Two Russian internet service providers (ISPs) have received notices from Google that the global caching servers on their network have been disabled.
A caching server is an ISP-bound node for fast serving Google content faster to internet subscribers and maintain high access reliability even during outages.
The caching is most important for popular YouTube content that ISPs can store on servers and load quicker, giving their subscribers a better connection experience.
Russian news outlets attempted to confirm which entities have been affected by this sudden move and verified that Radiosvyaz (Focus Life) and МФТИ-Телеком (MIPT Telecom) are currently affected by Google’s decision.
MTS, the largest mobile network provider in Russia, and MegaFon providers report seeing no changes for now, while VimpelCom, T2 RTK Holding, and ER-Telecom have declined to comment on the matter.
The two ISPs confirmed as impacted had their caching servers shut down on May 19, 2022, but received Google’s notification only a few days after that date.
MIPT Telecom has shared a copy of the notice they received from Google with RBC.ru that confirmed the validity of the reports and the provided justification.
In the notice, Google states the reason for turning off the caching servers was changes in legal practices, pointing to the inclusion of firms and key persons on sanctions lists.
Estimating the impact
The impact on the two Russian ISPs is significant but the two companies have a relatively small market share, which makes the effects unlikely to affect a large number of internet users in the country.
However, if Google expands the ban to all Russian internet providers, the conditions will change dramatically for both companies and their customers.
Google’s Global Cache reduces external traffic between 70% to 90%, depending on the content consumption patterns of the end-users of ISP operators.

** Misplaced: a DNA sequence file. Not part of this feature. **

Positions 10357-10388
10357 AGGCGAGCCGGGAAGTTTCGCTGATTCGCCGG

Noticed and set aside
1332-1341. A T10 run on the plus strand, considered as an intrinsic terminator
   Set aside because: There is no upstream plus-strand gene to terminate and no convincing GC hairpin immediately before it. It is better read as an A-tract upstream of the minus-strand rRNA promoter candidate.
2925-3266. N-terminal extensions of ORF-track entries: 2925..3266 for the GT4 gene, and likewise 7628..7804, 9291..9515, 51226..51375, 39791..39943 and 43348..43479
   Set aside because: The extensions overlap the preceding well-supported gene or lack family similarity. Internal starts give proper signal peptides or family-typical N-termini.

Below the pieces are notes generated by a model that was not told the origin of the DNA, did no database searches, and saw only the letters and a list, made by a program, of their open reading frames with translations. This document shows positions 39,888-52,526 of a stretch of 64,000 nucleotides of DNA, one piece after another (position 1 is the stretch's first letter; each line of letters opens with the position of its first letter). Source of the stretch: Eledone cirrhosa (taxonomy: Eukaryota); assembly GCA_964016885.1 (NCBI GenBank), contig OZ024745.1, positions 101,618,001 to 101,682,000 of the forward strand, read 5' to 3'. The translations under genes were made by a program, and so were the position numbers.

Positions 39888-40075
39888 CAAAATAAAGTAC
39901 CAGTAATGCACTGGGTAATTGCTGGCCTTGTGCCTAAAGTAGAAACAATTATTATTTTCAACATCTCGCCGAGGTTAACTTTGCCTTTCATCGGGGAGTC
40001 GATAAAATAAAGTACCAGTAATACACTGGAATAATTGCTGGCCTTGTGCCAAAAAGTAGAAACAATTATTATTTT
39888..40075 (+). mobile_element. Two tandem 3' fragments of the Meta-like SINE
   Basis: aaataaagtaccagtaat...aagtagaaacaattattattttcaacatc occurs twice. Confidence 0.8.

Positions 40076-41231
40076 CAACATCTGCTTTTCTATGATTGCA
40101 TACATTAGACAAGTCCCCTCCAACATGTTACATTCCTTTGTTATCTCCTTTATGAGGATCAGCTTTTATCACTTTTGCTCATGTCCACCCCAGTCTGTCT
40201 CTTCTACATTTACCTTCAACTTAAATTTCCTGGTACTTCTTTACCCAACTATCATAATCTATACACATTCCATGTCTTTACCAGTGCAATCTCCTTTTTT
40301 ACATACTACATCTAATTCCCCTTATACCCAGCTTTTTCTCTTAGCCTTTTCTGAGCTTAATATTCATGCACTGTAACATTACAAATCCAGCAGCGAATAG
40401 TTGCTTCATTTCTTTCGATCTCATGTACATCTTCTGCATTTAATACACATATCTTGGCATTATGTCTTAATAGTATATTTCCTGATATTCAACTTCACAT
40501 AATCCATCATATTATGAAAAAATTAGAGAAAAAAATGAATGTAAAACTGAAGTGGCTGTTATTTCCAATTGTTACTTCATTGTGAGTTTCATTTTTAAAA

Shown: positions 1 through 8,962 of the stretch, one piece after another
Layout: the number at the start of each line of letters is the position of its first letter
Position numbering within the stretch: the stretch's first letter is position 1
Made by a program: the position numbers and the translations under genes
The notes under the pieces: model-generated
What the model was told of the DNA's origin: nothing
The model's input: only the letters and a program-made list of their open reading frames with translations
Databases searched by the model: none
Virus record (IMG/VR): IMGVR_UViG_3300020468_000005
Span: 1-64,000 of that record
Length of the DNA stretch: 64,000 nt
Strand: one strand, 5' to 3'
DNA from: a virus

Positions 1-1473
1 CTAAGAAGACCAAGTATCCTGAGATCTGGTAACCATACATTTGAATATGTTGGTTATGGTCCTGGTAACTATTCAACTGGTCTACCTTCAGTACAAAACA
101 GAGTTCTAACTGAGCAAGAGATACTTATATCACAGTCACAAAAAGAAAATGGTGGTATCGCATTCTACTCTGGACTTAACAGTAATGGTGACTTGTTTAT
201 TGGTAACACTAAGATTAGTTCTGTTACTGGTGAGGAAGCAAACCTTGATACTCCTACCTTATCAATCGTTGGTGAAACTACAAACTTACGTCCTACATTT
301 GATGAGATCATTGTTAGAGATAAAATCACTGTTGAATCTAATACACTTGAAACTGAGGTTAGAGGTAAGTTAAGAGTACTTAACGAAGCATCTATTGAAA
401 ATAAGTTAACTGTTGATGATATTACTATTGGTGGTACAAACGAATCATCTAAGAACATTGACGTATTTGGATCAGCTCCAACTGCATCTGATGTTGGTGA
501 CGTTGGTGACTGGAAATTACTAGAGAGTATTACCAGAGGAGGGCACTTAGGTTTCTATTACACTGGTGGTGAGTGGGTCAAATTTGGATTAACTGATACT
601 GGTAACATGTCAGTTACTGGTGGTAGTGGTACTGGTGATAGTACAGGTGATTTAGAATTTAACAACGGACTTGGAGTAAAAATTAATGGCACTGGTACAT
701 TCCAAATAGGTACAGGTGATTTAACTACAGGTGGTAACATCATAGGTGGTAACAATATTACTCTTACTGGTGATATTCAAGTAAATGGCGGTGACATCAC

How Google’s caching servers work (Netmanias)
Losing the service would increase their operational cost, and this may trickle into the subscribers’ monthly bill.
Apart from that, shutting down the caching servers doesn’t only threaten to make YouTube video loading slower. It will also affect servers such as Google CAPTCHA that is stored on the same systems.
If ISPs are deprived of this service, the system that tells humans and bots apart might not work on Russian sites.
Google subsidiary bankrupt
It is worth noting that Google’s subsidiary in Russia initiated bankruptcy procedures right before the first caching servers in the country were shut down.
The entity stated incapacity to continue business in Russia due to a massive ($100,000,000) fine imposed by a court on claims from Roskomnadzor on lack of compliance with blocking demands.
This was combined with the confiscation of its local assets worth roughly $32,500,000 approved by the Moscow Arbitration Court in response to several motions submitted by YouTube channel owners like NTV, TNT, ANO TV-Novosti (RT), TV Channel 360, VGTRK, Zvezda, OTR, TV Center and Moscow 24, who had their channels removed by Google.
However, Google’s local subsidiary was not involved in the provision of caching services in Russia, as these are part of Google’s global operations, so the two issues are not connected, at least at a technical level.